Tag Archive for Hornstein

Hornstein Authors New Article in ‘China Economic Review’

Abigail Hornstein

Abigail Hornstein

Associate Professor of Economics Abigail Hornstein’s article, “Words vs. actions: International variation in the propensity to fulfill investment pledges in China,” was published in the journal China Economic Review in July 2017.

Hornstein studied whether companies from certain countries were more likely than others to fulfill investment pledges. On average, she found that firms fulfilled about 59 percent of their pledges within two years. This number was lower for firms in countries with greater uncertainty avoidance, power distance, and egalitarianism; and higher for those in countries that are more traditional. She also found that popular attitudes toward China did not affect the likelihood of fulfilling investment pledges.

Wesleyan Team Takes Second Prize in Investment Contest

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A team of Wesleyan students took second place with a 24.28 percent return in the 2017 Adirondack Cup, a stock picking contest for college students interested in the investment field. This is the sixth year that Wesleyan has fielded a team, and represented the best performance to date. The contest offers a unique setting for students to test their investment research skills using businesses not widely covered by analysts and the news media.

Over 160 students from 22 colleges and universities participated in the contest this year, which focuses exclusively on “small cap” public companies, the expertise of the contest’s sponsor, Adirondack Research & Management, Inc. This firm is an advisor to The Adirondack Small Cap Fund (ADKSX), an SEC registered no-loan mutual fund established in 2005. A team from Union College took first place. See the final results here.

Wesleyan’s team members included Eddie McCann ’19, Nikolas Ortega ’19, Daniil Plokhikh ’19, Attul Jakkampudi ’20, Sonja English ’20, Mitchell Motlagh ’20, Sahil Shah ’19, Kofi Ofori-Darko ’20, Dan Tran ’20, Allesandro Lorenzoni ’20 and Daniel Lombardo ’19.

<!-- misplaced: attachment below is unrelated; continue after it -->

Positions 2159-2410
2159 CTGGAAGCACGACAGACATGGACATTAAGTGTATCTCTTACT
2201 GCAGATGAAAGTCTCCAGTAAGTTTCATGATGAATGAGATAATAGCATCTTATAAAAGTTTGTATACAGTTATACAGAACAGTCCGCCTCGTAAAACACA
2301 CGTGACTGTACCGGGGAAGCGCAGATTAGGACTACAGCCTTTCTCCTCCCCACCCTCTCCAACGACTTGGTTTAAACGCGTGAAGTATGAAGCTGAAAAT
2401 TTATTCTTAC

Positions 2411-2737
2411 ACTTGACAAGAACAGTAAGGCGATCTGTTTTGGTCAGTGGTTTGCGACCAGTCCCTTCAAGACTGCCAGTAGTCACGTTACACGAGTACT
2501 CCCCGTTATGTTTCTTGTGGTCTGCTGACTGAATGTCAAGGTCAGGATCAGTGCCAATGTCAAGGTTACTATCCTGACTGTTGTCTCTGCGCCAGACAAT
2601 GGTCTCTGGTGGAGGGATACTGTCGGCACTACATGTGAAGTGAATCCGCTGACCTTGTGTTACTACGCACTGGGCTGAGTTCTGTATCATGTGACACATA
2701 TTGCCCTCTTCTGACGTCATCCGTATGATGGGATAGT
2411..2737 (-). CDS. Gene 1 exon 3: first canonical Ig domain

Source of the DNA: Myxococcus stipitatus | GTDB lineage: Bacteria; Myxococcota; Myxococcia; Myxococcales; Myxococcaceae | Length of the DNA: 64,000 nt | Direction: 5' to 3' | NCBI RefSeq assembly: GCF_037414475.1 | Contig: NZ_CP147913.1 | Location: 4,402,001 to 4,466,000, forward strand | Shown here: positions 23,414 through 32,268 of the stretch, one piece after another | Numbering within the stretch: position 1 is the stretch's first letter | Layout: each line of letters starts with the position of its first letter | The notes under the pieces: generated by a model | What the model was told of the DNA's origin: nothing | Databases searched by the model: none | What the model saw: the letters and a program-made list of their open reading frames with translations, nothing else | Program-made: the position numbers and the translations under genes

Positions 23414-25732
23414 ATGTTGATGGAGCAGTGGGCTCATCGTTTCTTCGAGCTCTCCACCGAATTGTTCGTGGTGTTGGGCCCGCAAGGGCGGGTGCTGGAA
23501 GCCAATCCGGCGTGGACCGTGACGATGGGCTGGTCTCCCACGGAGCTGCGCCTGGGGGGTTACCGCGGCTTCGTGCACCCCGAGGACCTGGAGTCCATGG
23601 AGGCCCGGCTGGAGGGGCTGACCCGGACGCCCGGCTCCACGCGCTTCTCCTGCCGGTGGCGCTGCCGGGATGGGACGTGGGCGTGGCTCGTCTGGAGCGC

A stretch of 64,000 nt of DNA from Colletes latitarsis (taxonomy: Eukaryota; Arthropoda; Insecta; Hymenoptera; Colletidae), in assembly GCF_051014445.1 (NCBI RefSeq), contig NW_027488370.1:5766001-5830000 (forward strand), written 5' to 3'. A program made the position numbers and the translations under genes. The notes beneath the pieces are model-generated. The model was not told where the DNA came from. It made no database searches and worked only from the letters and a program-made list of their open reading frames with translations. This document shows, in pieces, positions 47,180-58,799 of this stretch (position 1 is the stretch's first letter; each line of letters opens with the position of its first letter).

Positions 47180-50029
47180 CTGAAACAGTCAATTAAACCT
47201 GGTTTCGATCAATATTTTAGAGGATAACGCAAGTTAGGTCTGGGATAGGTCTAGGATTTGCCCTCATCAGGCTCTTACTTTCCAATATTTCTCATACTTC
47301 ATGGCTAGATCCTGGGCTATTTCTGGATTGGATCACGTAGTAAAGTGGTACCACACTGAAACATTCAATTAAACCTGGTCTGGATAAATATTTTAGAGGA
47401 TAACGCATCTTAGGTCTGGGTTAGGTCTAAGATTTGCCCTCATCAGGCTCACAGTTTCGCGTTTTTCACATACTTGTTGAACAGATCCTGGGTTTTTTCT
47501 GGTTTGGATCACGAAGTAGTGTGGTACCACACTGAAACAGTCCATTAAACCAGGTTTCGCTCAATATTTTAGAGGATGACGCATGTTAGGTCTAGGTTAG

Hornstein Presents Papers at American Economic Association Conference

Abigail Hornstein

Abigail Hornstein

Abigail Hornstein, associate professor of economics, presented two papers at the 2017 American Economic Association meeting held Jan. 6-8 in Chicago.

In her working paper, “Words vs. Actions: International Variation in the Propensity to Honor Pledges,” Hornstein used data on contracted and utilized foreign direct investment in China to show that firms fulfill an average of 59 percent of their pledges within two years. “The propensity to fulfill contracts is lower for firms from countries with greater uncertainty avoidance, power distance and egalitarianism; and is higher if the source country is more traditional,” she explained. Prior literature has shown that these cultural characteristics are associated with higher levels of utilized foreign direct investment, while Hornstein shows that these cultural characteristics also affect the likelihood that planned corporate investments are actually made.

Her other working paper, “Board Overlaps in Mutual Fund Families” (co-authored by Elif Sisli Ciamarra of Brandeis University), is based on hand-collected data on directors at 3,948 U.S. equity mutual funds belonging to 328 fund families. Hornstein and Sisli Ciamarra used this data to document the prevalence and effects of a common board structure whereby a set of directors serves simultaneously on the boards of multiple funds within the family. Fifty-nine percent of all funds have unitary board structures where a single board serves all funds within the complex. “We find that overlapping boards generally represent 74 percent of the funds within a family, and that this overlapping board structure provides limited benefits to investors while benefiting the fund family,” she said.